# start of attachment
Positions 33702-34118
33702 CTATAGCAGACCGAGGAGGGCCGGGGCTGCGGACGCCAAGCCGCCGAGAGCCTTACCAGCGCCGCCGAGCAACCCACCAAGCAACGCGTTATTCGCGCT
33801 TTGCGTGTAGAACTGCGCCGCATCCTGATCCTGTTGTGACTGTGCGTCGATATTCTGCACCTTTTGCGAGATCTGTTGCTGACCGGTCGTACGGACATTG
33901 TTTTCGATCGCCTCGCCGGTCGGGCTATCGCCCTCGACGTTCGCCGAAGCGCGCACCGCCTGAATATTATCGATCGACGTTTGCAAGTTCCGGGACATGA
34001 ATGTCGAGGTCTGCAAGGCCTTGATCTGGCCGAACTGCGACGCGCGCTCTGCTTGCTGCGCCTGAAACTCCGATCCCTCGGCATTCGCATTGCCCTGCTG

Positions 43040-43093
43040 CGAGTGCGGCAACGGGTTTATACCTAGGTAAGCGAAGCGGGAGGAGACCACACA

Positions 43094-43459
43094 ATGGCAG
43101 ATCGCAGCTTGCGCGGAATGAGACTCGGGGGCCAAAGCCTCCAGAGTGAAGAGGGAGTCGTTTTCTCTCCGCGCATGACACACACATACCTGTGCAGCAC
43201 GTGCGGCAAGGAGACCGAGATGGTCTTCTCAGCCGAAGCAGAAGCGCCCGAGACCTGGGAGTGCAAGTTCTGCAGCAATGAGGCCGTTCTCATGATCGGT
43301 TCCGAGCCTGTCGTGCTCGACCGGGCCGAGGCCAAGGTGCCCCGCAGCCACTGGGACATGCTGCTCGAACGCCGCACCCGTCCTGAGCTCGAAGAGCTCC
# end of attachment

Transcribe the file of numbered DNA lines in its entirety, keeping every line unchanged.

Positions 33702-34118
33702 CTATAGCAGACCGAGGAGGGCCGGGGCTGCGGACGCCAAGCCGCCGAGAGCCTTACCAGCGCCGCCGAGCAACCCACCAAGCAACGCGTTATTCGCGCT
33801 TTGCGTGTAGAACTGCGCCGCATCCTGATCCTGTTGTGACTGTGCGTCGATATTCTGCACCTTTTGCGAGATCTGTTGCTGACCGGTCGTACGGACATTG
33901 TTTTCGATCGCCTCGCCGGTCGGGCTATCGCCCTCGACGTTCGCCGAAGCGCGCACCGCCTGAATATTATCGATCGACGTTTGCAAGTTCCGGGACATGA
34001 ATGTCGAGGTCTGCAAGGCCTTGATCTGGCCGAACTGCGACGCGCGCTCTGCTTGCTGCGCCTGAAACTCCGATCCCTCGGCATTCGCATTGCCCTGCTG

Positions 43040-43093
43040 CGAGTGCGGCAACGGGTTTATACCTAGGTAAGCGAAGCGGGAGGAGACCACACA

Positions 43094-43459
43094 ATGGCAG
43101 ATCGCAGCTTGCGCGGAATGAGACTCGGGGGCCAAAGCCTCCAGAGTGAAGAGGGAGTCGTTTTCTCTCCGCGCATGACACACACATACCTGTGCAGCAC
43201 GTGCGGCAAGGAGACCGAGATGGTCTTCTCAGCCGAAGCAGAAGCGCCCGAGACCTGGGAGTGCAAGTTCTGCAGCAATGAGGCCGTTCTCATGATCGGT
43301 TCCGAGCCTGTCGTGCTCGACCGGGCCGAGGCCAAGGTGCCCCGCAGCCACTGGGACATGCTGCTCGAACGCCGCACCCGTCCTGAGCTCGAAGAGCTCC